If the groundwork set by the Medicines Control Council (MCC) in the past few months in preparation for the much-anticipated launch of the South African Health Products Regulatory Authority (SAHPRA) is anything to go by, it could usher in a new and much more effective era for the local pharmaceutical sector.
SAHPRA is the new regulatory authority set to take over from the MCC from April next year, since the MCC in its current form has struggled to cope with the volume of applications it receives for new medicines and clinical trials. Based on industry figures, registering new products could take anything from three to five years.
However, the MCC’s proactive approach to tackle the backlog of particularly medicine registrations in recent months, has seen them making inroads into the somewhat sceptical pharmaceutical sector, which has been hamstrung by the inefficiencies within the system for years.
Erik Roos, CEO of Pharma Dynamics – one of SA’s leading generic medicine firms – says even though SAHPRA will only officially come into existence once the Amendment Acts have commenced, he is encouraged by the active nature in which the MCC has interacted with the ITG (Industry task group) and are attempting to address the pharmaceutical industry’s concerns. This proactive action by the MCC is sure to create positive momentum for SAHPRA’s launch.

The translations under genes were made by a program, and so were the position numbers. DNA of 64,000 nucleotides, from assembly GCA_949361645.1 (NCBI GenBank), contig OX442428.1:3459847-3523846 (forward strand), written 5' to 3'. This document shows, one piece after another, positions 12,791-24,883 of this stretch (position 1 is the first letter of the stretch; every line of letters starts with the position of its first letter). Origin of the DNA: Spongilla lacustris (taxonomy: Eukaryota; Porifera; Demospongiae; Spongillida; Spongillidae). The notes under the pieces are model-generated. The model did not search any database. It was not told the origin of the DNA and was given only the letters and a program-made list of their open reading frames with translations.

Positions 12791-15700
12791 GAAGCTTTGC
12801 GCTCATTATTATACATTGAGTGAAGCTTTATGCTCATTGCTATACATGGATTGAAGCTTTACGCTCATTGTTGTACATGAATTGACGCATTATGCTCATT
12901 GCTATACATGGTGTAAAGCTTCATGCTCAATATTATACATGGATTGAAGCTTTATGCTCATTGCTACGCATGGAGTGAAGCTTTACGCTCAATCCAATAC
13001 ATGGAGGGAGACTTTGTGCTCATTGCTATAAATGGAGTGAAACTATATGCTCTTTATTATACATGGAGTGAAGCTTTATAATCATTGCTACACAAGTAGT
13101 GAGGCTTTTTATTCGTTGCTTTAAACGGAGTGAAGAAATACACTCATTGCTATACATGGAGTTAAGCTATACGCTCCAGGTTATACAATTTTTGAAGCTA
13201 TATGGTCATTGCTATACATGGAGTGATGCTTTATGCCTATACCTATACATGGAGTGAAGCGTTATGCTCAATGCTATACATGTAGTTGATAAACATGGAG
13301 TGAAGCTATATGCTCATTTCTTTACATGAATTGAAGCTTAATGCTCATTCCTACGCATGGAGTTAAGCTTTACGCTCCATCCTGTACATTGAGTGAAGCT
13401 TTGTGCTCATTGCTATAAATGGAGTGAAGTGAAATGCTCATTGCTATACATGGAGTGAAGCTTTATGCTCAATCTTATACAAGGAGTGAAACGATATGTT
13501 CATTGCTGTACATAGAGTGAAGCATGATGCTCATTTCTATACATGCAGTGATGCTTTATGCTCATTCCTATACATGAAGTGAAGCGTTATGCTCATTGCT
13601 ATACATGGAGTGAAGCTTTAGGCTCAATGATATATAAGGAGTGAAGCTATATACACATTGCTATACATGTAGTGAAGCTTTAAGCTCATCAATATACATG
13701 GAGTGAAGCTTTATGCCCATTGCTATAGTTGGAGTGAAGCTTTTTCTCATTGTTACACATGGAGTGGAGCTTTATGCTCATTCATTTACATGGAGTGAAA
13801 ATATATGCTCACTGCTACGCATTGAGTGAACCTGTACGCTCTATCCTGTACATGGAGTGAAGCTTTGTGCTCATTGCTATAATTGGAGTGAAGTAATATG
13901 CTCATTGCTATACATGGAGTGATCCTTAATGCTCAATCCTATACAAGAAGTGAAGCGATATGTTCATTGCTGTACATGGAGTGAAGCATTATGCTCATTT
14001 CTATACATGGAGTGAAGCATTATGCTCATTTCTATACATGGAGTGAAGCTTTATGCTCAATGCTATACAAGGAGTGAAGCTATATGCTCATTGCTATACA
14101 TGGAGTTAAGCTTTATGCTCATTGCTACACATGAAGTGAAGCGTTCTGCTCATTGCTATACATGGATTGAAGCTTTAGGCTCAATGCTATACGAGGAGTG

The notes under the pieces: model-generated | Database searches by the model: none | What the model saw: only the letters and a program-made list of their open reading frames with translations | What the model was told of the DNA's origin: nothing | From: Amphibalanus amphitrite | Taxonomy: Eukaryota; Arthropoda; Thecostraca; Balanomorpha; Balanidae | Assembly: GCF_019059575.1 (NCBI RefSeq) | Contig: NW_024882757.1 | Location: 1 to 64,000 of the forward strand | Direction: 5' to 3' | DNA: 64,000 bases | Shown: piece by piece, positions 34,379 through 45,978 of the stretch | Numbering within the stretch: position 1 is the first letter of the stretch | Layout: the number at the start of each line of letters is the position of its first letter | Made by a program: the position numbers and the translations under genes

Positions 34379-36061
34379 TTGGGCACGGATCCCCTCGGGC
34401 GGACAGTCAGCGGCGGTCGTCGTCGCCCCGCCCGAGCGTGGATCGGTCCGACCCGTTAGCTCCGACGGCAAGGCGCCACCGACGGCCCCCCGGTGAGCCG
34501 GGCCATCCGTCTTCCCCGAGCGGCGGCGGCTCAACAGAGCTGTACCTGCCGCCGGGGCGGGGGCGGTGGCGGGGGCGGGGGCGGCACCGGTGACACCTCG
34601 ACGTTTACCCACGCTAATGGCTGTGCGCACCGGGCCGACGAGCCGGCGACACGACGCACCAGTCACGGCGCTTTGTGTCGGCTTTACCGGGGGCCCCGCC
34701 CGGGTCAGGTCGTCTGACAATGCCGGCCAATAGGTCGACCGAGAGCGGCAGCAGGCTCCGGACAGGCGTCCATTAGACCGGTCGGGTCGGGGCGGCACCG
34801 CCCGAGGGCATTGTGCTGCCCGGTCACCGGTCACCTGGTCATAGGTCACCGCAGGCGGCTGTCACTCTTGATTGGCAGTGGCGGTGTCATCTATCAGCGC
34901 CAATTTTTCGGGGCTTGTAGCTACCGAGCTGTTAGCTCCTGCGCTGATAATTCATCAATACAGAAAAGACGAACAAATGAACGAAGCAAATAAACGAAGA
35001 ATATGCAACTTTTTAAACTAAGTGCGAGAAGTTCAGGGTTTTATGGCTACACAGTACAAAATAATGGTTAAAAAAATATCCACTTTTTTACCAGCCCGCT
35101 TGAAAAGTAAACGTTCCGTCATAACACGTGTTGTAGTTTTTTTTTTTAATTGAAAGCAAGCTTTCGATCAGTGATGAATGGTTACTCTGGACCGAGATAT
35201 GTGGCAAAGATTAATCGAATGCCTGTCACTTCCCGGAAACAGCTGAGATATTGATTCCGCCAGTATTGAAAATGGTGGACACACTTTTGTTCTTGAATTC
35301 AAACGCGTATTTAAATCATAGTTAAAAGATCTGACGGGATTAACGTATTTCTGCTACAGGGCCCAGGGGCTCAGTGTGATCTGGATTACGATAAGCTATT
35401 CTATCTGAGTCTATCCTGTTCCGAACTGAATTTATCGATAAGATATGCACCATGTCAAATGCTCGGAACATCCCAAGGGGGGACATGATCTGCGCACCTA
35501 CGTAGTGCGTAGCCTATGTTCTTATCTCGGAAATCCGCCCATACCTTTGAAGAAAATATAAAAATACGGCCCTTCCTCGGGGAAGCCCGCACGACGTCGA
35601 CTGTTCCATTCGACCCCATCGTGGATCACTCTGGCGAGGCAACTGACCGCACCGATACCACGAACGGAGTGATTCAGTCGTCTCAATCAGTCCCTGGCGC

“During the past quarter, key MCC officials, that have been tasked with establishing the new regulatory body, have initiated a series of meetings and roundtable discussions with various industry organisations as a way to openly engage with stakeholders, which has helped to develop fresh solutions to various challenges we face as an industry. Their hands-on approach has set in motion a circle of feedback and responsiveness, which augers well for the entity’s new transformative future and activation of SAHPRA.
“There also appears to be much better collaboration between the industry and the MCC and there is a greater willingness to work together towards a common goal,” says Roos.
In the MCCs defence, the regulatory body has been severely understaffed with part-time academics trying their best to meet the increased demands of the industry. Roos points out that years ago, the model on which the MCC was based, was considered best practice, but is now completely out of step with what is being done elsewhere in the world.
“SAHPRA’s new structure will follow a similar model to the US Food and Drug Administration (FDA) in that it will be more independent than the MCC. Another benefit is that it will only be partly funded by government with additional funds being raised by way of fees charged and services rendered within its regulatory ambit. This will not only enhance the entity’s ability to attract and retain the necessary skills and resources it requires to function optimally, but is critical to its success,” he concludes.